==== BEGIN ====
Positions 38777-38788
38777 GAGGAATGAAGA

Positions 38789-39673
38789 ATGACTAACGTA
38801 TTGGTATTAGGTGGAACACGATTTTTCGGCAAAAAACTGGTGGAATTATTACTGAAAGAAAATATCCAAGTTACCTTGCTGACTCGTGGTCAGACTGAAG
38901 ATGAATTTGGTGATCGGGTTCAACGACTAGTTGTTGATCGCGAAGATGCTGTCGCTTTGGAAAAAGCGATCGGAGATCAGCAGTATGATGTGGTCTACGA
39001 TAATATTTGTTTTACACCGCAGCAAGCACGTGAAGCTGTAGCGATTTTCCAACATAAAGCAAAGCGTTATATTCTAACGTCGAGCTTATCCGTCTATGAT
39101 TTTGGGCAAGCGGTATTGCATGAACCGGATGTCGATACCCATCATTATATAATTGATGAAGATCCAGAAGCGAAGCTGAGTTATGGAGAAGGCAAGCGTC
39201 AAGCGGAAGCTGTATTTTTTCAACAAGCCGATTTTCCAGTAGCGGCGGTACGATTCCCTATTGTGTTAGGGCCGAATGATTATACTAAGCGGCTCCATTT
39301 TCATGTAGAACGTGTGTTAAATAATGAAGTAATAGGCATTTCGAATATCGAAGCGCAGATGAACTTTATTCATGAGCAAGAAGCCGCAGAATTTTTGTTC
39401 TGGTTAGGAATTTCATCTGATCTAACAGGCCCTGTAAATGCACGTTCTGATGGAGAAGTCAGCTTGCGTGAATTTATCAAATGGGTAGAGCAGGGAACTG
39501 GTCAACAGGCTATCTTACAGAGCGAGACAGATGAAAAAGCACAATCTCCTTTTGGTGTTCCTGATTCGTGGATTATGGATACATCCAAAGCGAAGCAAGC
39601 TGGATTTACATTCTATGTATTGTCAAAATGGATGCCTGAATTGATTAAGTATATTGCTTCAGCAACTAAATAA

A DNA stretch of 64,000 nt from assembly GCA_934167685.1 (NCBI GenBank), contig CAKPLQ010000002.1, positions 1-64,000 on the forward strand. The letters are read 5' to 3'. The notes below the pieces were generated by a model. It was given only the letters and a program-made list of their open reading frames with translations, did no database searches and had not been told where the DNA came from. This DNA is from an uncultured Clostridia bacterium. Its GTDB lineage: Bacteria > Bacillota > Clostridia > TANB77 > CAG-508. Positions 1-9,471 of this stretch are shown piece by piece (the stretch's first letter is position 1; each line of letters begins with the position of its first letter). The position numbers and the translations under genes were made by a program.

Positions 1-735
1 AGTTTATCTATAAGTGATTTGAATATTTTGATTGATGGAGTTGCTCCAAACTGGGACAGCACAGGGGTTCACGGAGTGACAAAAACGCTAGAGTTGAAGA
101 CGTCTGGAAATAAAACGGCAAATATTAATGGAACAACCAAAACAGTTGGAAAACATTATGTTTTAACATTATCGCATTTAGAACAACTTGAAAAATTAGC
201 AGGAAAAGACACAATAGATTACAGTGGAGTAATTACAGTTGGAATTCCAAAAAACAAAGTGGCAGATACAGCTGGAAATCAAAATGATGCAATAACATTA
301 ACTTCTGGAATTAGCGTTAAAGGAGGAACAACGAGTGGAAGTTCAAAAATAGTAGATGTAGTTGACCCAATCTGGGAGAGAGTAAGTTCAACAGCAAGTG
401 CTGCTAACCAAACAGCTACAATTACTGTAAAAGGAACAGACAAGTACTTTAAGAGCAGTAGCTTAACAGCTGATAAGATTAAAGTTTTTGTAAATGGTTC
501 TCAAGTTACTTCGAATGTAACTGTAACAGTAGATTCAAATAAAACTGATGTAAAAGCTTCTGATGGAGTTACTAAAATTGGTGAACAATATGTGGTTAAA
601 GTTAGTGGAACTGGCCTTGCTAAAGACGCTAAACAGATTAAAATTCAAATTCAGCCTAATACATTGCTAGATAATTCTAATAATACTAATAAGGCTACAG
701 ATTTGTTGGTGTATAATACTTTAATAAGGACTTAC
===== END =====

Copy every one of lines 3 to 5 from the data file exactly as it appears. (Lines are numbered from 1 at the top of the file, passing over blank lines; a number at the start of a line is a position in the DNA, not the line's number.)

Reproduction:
Positions 38789-39673
38789 ATGACTAACGTA
38801 TTGGTATTAGGTGGAACACGATTTTTCGGCAAAAAACTGGTGGAATTATTACTGAAAGAAAATATCCAAGTTACCTTGCTGACTCGTGGTCAGACTGAAG